You may not want to be thinking about this.

But now that there are actual payment processing platforms (e.g., The Giving Block; engiven; Crypto for Charity by Freewill and Charitable Solutions, LLC) and at least two nonprofits serving as cryptocurrency wallets (every.org and givewell) dedicated to helping you with this, the time has come. [You can compare some of the platforms and wallets here; new ones are springing up.]

Opportunity is knocking. Will you open the door?

Changes in Major Gift Demographics

Here are some of the trends:

  • Dollars being given are moving from middle class to wealthy donors (especially from Boomers to Millennials).
  • Fewer donors are giving larger impact gifts. There’s a lot of money out there[1], and if your charity is savvy enough to attract it, you’ll likely find your donor distribution shifting. The Pareto 80-20 Principle is more 85/15, 90/10 or even 95/5.
  • More comes from appreciated assets than cash (stocks, bonds, land and cryptocurrency).
  • The availability of crypto for giving has spurred new waves of younger people to consider philanthropy.

Profile of Donors Holding Cryptocurrency

Of course, there’s no way to know for sure which of your donors hold crypto.  But we do know some things.

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Money on Table

How to Stop Leaving Money on the Table

Money on TableMoney left on the table is one of my pet peeves. It’s really beyond a peeve.

I can’t stand it when organizations could be serving more people, or doing so more effectively, but they don’t because they’re too smug (“what we’re doing now works just fine, and don’t try to tell me otherwise”) … self-reportedly “too stressed” … or simply not open to the idea of trying out some new strategies.

This “resting on one’s laurels” modus operandi leads to status quo organizations that fail to evolve to meet the moment. They get stuck in the past and, too often, begin to wither and die. Or they become what I call a “boutique charity” appealing to a niche group of insiders, content with the status quo.

That’s “nice,” but if you’re dedicated to solving pressing societal problems, meeting insistent human needs, and creating transformational personal and societal change, you’ll need to connect with donors on a more direct, visceral level.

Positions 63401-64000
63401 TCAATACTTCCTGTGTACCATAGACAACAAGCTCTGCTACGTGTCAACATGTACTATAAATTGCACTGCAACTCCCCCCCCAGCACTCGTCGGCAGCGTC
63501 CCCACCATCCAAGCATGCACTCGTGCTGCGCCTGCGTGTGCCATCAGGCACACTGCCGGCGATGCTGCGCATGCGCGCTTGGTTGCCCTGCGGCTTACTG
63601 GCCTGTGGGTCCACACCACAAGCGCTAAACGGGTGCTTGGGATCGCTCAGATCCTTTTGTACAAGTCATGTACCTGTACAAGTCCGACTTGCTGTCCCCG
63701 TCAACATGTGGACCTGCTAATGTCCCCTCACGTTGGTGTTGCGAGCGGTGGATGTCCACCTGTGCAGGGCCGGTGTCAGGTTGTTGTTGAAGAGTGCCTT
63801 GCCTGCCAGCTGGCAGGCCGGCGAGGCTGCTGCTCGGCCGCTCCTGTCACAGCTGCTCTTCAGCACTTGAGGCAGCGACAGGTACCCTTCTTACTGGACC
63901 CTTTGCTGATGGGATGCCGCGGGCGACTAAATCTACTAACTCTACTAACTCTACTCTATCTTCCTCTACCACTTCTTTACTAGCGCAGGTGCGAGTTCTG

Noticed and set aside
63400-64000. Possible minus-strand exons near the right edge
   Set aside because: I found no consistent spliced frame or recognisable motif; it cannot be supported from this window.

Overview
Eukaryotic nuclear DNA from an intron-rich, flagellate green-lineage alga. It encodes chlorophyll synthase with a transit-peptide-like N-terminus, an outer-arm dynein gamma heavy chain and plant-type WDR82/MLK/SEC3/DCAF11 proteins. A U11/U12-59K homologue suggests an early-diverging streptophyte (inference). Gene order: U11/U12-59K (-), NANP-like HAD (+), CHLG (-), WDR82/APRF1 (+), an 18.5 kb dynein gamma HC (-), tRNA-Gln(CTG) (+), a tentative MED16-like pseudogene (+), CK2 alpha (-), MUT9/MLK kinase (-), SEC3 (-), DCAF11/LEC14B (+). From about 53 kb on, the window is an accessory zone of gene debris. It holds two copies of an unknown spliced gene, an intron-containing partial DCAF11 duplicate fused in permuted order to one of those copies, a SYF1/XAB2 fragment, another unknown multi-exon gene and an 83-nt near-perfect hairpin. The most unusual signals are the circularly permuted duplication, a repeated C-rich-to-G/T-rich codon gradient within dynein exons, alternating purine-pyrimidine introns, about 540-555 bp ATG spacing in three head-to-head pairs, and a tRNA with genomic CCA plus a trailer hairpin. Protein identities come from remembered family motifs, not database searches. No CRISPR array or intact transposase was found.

How to Stop Leaving Money on Your Table

Your best donors have linkage, interest and ability (LIA). Begin with those already linked to you by virtue of having made a previous donation, been a loyal volunteer, served on your staff or board, or been a repeat purchase of services or products. In other words, they’re hiding in plain sight in your database.

Consider how you might learn more about these folks to better connect with them and make the best use of limited resources. You can do this in one of two ways:

  1. Donor Analytics: Find out how wealthy they are (ability)
  2. Supporter Connection Survey: Find out what they care about most (interest)

It’s funny, but too many nonprofits start with the former and often completely ignore the latter. It’s a way to go (and I confess I’ve been there), but is it the best way? I no longer think so – which is why I’m writing this article.

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Laptop, notebook, coffee

How to Write a Foolproof Nonprofit Grant Proposal

Too often grant proposals begin with some variation of “we want money because we’re a good cause and, since you’re good guys too, naturally this will be a match made in heaven.”

There’s nothing natural about this request.

In fact, it’s a version of “Alice in Wonderland Through the Looking Glass” thinking.

To paraphrase the Cheshire Cat speaking to Alice: If you don’t know where you’re going, any road will get you there.

Or not.

In fact, Alice tells the Cat she just wants to get “somewhere.” Could this, perhaps, be like you just wanting to bring in ‘some’ money to balance your budget? Hmnn… The Cat tells Alice “Oh, you’re sure to do that. If you only walk long enough.

Guess what?

Most funders reading your proposal will not want to read long enough. In fact, if you’re not clear on your destination from the get-go, they’re likely to abandon you before you get there. If you get there. In other words, wherever you end up, you won’t arrive there together.

And that’s the point of a grant proposal, right?

You seek a partnership… a travelling companion… an investor who cares about the outcome.

Where you’re Going… How you’re Going There… and How Much it Will Cost

Right from the get-go, this is what funders need to hear from you.

No beating around the bush.

Get right to the point with the specifics.

If the funder must read through several paragraphs – or pages – before it’s clear how much money you’re requesting and what, specifically, you intend to use it for, they’ll be in a ticked-off frame of mind as they read your proposal.

Not good.

Get organized!

The 6-step formula I’m about to share is one I learned when I first entered this business decades ago.